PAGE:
A great example how to interview a photographer!
As part of our training we have live presentations by various practitioners and for various reasons I rarely ask any questions. My decision to reflect on this particular interview is based on two factors. Firstly, Francis Hodgeson managed to keep me engaged throughout, and secondly, this is interview is a great piece of work to analyse critically.
“Miles Aldridge, the distinguished fashion photographer and artist, is interviewed by Francis Hodgson, Professor in the Culture of Photography at the University of Brighton, the photography critic of the Financial Times and the former Head of the photographs department at Sotheby’s. Francis Hodgson is also the Chairman of the Photo London 2016 Curatorial Committee. Miles Aldridge is highly respected for his brilliant fashion work, and in particular for a unique and bold colour sense (Hodgson and Aldridge, 2016) . ”
From the start Francis Hodgson introduces himself and why he is doing the interview. Thus establishing his legitimacy and putting the photographer, Aldridge at rest. He makes a great point around the way photographers from various practices snub each other at Art Fair. After he describes himself and his role as a generalist he merely introduces Aldridge as a specialist making him the key speaker.
Hodgson used Aldridges photograph’s as the basis of the photographs, knowing that Aldridge will be the person that knows the subject the best and feel comfortable and that the selected photographs have been selected as pieces of art. However he had a different strategy. He took the lead. he selected the images he wanted to discuss. This could be interpreted as him being a know it all, but it had a great effect. He could control the discussion, and he made Aldridge seem less of a rock star and celebrity. It directed the audience to view Aldridge’s work. Unfortunately the images displayed was too small.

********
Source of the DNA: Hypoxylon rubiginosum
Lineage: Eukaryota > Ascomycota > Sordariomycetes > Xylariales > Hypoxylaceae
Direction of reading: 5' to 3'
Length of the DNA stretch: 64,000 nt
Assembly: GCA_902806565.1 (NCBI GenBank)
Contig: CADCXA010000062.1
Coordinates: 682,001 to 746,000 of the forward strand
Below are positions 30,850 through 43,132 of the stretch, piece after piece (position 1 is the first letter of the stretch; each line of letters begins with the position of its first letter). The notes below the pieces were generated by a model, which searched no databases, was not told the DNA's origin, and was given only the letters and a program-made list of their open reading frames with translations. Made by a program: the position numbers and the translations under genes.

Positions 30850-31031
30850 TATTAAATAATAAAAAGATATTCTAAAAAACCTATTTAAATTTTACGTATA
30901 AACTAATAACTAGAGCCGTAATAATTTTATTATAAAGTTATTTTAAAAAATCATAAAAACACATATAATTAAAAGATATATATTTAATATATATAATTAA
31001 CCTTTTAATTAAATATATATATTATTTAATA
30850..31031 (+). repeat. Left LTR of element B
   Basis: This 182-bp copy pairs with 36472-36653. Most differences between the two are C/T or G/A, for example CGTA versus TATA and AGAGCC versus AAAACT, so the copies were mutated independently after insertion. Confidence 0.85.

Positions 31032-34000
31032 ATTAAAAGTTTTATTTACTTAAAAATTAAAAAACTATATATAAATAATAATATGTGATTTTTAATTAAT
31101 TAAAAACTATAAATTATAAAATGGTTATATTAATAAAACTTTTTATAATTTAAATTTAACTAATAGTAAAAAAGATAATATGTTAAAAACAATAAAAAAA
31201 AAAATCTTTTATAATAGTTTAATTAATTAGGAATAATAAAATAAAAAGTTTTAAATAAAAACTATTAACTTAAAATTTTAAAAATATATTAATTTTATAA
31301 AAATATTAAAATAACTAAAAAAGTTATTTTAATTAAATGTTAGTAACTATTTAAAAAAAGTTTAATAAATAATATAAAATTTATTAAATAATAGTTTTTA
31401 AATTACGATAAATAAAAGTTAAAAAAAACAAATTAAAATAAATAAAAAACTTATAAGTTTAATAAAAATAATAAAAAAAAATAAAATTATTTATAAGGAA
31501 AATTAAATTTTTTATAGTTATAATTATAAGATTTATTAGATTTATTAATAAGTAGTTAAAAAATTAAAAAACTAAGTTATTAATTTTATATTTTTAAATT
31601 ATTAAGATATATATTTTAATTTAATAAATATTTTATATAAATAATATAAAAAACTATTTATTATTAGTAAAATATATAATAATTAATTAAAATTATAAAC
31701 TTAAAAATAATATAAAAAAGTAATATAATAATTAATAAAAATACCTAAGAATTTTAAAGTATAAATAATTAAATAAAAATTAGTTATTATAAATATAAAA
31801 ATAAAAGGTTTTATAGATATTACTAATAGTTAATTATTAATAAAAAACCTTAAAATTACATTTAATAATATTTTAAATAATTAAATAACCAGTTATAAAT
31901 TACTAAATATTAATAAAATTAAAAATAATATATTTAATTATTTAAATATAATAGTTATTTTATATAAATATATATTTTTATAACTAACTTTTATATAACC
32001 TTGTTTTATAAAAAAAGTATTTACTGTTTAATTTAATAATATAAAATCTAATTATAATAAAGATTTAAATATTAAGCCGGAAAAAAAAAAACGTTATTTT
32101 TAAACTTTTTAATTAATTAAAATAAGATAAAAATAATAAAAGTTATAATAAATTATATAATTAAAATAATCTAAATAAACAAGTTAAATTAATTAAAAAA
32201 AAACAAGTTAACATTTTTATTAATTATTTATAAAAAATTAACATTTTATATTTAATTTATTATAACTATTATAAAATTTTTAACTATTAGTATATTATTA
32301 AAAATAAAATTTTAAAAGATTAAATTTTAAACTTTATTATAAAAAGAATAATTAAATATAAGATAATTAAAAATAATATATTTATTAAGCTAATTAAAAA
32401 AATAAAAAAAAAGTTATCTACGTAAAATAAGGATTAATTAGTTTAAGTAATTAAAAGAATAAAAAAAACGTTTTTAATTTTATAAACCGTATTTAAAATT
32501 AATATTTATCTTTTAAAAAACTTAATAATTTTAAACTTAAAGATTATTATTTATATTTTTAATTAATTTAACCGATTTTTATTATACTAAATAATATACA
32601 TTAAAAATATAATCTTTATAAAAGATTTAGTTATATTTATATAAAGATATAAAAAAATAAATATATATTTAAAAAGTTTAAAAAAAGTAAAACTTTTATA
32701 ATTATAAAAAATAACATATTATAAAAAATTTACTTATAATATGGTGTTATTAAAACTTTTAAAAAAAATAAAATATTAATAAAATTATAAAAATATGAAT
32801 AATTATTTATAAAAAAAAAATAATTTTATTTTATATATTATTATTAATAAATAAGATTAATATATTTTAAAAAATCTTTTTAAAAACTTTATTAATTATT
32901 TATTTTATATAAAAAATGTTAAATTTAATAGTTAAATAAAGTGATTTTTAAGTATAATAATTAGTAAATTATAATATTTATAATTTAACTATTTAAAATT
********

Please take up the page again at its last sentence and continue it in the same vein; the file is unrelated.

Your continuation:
Hodgson listened to what Aldridge said and he found an important area to discuss, directed his questions to expose that subject. In that way he got Aldridge to explain how he got started, whether he does personal projects, how he manages to get assignments and manage to keep creative control or influence, how he started, his creative process, how he collaborate with the design and support teams, how he interact with other fashion photography pears and his long term relationship with his key customer. In my view it was brilliantly done and led to an informative and educational experience.
Aldridge revealed a number of interesting points. Firstly, that even though he ocasionally does personal projects, he sees all assignments as fulfilling his creative aspirations. “I (Aldridge) really feel is that the commissioned work is the personal work. In as much as that all one’s feelings about the world and oneself, the sort of autobiography of oneself should appear in in the commissioned work. That’s why, in a way, the New York or Vogue Italia asking me to do a picture is they want my sense of the world and the culture at that point,in the picture (Hodgson and Aldridge , 2016) . ” He conceded, he entered the market as the the “grunge” look was in vogue when he and his peers were working on, was in demand at that time. He admits he came into the practice as a “bluffer”. This highlights how in step your work needs to be to initial get assignments and his chosen aesthetic and visual direction aligned with his customers need. It also confirms the process of how Creative directors select their new photographers. “But I quickly realised that if I carried that on I would be completely forgotten about and would just be a kind of a suburb a footnote in the book of grunge photography” which means if you don’t mimic a style you will never achieve greatness.